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|Title:||How different cultures look at faces depends on the interpersonal context|
|Keywords:||Social attention;Face perception;Eye movements;Interpersonal context;Culture|
|Publisher:||Canadian Psychological Association|
|Citation:||Canadian Journal of Experimental Psychology|
|Abstract:||Culture can influence how we see and experience the world, and recent research shows that it even determines how we look at each other. Yet, most of these laboratory studies use images of faces that are deprived of any social context. In the real world, we do not only look at people’s faces to perceive who they are, but also in order to signal information back to them. It is unknown, therefore, within which interpersonal contexts cultural differences in looking at faces emerge. In the current study, we manipulated one aspect of the interpersonal context of faces: whether the target face either established mutual gaze looking directly into the camera as if talking to the viewer, or averted gaze slightly to the side as if talking to another person. East Asian and Western participants viewed target face videos while their eye movements were recorded. If cultural differences are exclusively related to encoding information from others, interpersonal context should not matter. However, if cultural differences are also the result of culturally specific expectations about how to appropriately interact with another person, then cultural differences should be modulated by whether the speaker seemingly addresses the viewer or another person. In support of the second hypothesis, we only find cultural differences in looking at faces in the mutual gaze condition. We speculate that cultural norms surrounding the use of gaze as a social signal may underlie previous findings of cultural differences in face perception.|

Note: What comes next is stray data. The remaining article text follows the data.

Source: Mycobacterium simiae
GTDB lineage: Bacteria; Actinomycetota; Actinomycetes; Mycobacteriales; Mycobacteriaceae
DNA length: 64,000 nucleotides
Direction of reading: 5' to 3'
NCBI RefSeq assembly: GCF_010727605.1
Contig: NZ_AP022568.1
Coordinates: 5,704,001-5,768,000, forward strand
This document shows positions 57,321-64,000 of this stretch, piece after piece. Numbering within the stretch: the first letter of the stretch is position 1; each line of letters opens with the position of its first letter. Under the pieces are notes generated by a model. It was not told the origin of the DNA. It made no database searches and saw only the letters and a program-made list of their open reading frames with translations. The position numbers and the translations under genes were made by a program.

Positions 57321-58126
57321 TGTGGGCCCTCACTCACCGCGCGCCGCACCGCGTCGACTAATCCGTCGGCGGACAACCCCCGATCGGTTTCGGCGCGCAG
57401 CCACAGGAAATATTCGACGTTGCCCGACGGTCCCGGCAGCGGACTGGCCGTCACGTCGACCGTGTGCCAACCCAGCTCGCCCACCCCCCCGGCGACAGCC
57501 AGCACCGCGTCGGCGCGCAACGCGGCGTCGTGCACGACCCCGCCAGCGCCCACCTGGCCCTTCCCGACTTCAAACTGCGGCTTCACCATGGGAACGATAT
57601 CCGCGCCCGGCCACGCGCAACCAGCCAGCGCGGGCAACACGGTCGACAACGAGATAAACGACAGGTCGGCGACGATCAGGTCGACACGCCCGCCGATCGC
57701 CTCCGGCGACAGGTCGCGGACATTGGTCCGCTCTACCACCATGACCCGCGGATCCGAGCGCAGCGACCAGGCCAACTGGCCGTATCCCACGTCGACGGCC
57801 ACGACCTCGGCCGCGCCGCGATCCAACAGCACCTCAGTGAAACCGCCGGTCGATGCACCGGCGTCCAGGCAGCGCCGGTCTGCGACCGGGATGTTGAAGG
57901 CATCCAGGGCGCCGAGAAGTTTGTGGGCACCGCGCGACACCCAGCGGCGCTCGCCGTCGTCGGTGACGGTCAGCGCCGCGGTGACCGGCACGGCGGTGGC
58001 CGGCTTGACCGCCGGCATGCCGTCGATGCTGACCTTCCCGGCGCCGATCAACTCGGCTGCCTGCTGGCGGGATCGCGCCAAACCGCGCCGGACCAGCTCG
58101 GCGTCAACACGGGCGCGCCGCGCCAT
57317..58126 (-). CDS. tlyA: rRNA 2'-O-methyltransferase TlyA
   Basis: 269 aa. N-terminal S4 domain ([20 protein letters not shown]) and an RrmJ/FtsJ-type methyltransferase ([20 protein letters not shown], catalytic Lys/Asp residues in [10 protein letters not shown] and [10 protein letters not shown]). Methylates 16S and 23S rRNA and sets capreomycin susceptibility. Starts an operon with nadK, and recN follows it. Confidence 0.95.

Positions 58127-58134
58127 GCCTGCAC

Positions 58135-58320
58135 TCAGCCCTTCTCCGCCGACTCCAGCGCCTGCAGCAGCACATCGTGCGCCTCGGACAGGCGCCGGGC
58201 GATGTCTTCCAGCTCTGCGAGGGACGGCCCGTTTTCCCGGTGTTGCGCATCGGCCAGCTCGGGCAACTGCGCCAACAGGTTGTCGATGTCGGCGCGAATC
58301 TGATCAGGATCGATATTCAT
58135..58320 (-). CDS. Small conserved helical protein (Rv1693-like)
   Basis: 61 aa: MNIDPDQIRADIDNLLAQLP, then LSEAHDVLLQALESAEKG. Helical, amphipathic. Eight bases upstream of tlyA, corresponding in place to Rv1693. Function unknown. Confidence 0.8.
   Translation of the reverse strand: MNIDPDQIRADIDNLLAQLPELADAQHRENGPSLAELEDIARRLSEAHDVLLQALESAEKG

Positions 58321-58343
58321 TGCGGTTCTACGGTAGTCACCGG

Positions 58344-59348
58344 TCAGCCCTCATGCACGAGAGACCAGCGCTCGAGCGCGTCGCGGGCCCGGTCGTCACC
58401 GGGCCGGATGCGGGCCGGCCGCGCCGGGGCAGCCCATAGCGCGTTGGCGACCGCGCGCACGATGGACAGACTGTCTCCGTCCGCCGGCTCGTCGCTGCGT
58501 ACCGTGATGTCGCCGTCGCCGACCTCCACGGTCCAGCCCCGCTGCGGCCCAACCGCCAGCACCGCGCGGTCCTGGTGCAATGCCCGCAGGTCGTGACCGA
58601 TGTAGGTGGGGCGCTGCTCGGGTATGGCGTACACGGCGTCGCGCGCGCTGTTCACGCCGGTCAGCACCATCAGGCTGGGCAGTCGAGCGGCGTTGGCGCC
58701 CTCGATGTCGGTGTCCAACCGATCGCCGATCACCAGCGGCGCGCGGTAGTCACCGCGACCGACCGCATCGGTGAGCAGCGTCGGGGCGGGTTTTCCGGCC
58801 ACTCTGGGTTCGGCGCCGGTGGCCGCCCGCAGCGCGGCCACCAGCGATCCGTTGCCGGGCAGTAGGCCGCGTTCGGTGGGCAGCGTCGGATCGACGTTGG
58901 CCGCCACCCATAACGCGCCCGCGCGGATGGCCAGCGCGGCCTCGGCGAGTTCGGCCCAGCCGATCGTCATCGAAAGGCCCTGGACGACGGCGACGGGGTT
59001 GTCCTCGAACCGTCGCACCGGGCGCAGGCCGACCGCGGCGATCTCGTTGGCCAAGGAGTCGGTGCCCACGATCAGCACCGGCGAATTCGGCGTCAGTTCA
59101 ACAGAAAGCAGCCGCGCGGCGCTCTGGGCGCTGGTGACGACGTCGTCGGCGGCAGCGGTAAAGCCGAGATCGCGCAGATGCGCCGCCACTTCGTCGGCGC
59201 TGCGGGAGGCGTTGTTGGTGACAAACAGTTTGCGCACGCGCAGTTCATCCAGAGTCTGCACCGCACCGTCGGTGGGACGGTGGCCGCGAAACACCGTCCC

|Appears in Collections:||Publications|
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